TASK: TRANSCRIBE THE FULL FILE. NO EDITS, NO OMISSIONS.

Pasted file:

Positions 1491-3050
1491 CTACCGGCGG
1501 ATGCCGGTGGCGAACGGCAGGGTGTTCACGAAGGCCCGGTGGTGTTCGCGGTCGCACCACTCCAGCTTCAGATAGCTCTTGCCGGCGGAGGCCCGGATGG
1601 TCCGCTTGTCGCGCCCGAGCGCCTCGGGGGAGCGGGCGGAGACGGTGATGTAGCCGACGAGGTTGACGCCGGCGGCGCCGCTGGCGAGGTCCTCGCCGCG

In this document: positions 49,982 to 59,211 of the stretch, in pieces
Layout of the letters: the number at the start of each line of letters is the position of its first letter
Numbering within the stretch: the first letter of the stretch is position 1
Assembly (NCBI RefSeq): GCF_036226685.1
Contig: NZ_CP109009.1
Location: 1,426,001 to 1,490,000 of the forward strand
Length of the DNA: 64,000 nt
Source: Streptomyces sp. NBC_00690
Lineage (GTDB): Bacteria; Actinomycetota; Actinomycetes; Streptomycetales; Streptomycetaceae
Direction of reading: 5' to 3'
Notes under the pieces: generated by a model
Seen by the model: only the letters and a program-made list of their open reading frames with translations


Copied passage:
Positions 1491-3050
1491 CTACCGGCGG
1501 ATGCCGGTGGCGAACGGCAGGGTGTTCACGAAGGCCCGGTGGTGTTCGCGGTCGCACCACTCCAGCTTCAGATAGCTCTTGCCGGCGGAGGCCCGGATGG
1601 TCCGCTTGTCGCGCCCGAGCGCCTCGGGGGAGCGGGCGGAGACGGTGATGTAGCCGACGAGGTTGACGCCGGCGGCGCCGCTGGCGAGGTCCTCGCCGCG

In this document: positions 49,982 to 59,211 of the stretch, in pieces
Layout of the letters: the number at the start of each line of letters is the position of its first letter
Numbering within the stretch: the first letter of the stretch is position 1
Assembly (NCBI RefSeq): GCF_036226685.1
Contig: NZ_CP109009.1
Location: 1,426,001 to 1,490,000 of the forward strand
Length of the DNA: 64,000 nt
Source: Streptomyces sp. NBC_00690
Lineage (GTDB): Bacteria; Actinomycetota; Actinomycetes; Streptomycetales; Streptomycetaceae
Direction of reading: 5' to 3'
Notes under the pieces: generated by a model
Seen by the model: only the letters and a program-made list of their open reading frames with translations